No matter how bad it gets, no matter what mistakes you've made in the past, and no matter how old you are, you can overcome anything, become successful, and lead a respectable, healthy life. I say this because I overcame my battles with addiction, a battle that raged for more than 22 years.
Many people refer to a single point of awakening at which recovery and transformation begin. It may be a near-death experience, a rite of passage, or even a poignant word from a friend that makes us pause and re-evaluate.
Let's think of our loved one's continued recovery by imagining a pie, and let's cut that pie into six healthy slices. Here is a list of what I believe represents each slice and the road to a clean and sober, all-encompassing lifestyle.
At the end of the day, it doesn't really matter if you think me a slut or a prude, for it is how I view myself that matters most. The number of partners we have isn't as important as how respectfully we treat them -- and how we feel about our actions later.
Communication is an art all to itself. Most of the time we are prepared for what's coming and engage accordingly. But it's a whole new verbal ball game when we communicate (or try to) with the alcoholic/addict.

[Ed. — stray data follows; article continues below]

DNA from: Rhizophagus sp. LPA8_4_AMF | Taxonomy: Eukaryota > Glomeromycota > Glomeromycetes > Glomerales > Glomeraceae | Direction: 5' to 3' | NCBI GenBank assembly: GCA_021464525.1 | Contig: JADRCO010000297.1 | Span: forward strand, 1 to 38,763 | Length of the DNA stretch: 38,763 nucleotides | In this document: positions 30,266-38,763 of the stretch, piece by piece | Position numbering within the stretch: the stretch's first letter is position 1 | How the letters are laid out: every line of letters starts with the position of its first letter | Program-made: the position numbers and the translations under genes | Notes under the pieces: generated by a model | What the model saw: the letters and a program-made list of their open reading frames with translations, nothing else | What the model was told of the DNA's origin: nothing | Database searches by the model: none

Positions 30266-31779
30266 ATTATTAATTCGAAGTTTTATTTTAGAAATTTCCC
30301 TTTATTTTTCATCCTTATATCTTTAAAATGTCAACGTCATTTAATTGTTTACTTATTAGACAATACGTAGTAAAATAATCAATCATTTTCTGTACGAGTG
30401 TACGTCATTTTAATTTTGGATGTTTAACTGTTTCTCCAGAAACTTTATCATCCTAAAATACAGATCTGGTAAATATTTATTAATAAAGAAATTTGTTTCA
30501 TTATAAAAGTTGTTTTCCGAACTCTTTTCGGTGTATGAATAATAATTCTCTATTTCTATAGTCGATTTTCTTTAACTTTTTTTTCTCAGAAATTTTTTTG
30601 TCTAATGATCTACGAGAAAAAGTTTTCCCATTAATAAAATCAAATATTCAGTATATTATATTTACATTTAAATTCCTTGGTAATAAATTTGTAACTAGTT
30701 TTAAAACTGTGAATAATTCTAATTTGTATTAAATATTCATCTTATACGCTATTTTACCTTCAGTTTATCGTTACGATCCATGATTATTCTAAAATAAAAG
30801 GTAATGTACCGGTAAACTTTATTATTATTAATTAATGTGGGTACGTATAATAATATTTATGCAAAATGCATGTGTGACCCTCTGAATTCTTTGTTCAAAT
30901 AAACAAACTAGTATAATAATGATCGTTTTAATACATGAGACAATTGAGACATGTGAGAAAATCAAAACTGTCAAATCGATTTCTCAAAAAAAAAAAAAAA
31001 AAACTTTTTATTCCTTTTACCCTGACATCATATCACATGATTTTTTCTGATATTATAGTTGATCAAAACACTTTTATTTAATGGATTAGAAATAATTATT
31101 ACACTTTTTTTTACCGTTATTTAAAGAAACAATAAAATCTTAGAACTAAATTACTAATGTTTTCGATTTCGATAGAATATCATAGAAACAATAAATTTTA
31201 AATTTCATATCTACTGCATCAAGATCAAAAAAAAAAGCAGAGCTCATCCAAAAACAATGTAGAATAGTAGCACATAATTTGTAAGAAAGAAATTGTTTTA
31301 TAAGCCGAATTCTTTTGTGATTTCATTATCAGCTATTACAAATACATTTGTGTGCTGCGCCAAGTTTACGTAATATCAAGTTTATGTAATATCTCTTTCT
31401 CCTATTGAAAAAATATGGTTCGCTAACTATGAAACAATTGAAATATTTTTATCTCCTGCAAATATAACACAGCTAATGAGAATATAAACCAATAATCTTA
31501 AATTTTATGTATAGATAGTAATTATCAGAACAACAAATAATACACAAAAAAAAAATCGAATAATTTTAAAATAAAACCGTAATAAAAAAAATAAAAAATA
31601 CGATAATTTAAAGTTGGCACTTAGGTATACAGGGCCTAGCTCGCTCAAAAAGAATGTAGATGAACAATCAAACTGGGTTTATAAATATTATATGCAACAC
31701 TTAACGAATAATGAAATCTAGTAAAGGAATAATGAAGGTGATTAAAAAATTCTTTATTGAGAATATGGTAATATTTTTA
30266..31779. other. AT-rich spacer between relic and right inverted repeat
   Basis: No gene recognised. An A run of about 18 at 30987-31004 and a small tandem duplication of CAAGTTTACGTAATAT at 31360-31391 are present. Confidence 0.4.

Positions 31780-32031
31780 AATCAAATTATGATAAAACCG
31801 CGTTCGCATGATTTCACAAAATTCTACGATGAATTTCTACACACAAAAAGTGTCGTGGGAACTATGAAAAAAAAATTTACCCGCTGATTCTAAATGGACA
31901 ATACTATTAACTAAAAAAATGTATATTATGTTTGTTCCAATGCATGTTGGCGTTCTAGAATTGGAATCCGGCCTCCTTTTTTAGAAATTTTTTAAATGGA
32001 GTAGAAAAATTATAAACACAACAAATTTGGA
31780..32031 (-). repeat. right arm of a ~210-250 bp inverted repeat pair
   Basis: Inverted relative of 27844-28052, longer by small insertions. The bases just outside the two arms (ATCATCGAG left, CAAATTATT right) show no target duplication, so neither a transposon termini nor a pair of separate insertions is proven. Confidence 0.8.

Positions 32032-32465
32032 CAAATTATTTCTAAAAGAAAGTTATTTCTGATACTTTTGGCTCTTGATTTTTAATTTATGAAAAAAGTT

This week, in Obama's Oval Office speech on the oil spill, he used the term "mission." That's the right word. It will take a purposeful commitment to a mission of change to truly respond to the epiphany in the Gulf.
You and your family and/or friends will be welcoming home your loved one from their recovery program. All the hard work that everyone has put into this new lifestyle will be for naught if there is no recovery plan.
This false self is also sometimes seen as the "idealized self" or the self through which we operate because our true self just somewhere along the line (usually quite young) felt too weak, inadequate or overwhelmed to function and gain approval in the situation in which it finds itself.
In his new book American Anonymous, Denizet-Lewis gets into the heart of addictions across the country, roads to recovery, detailing the heights of abuse, including health problems, and lost jobs and families.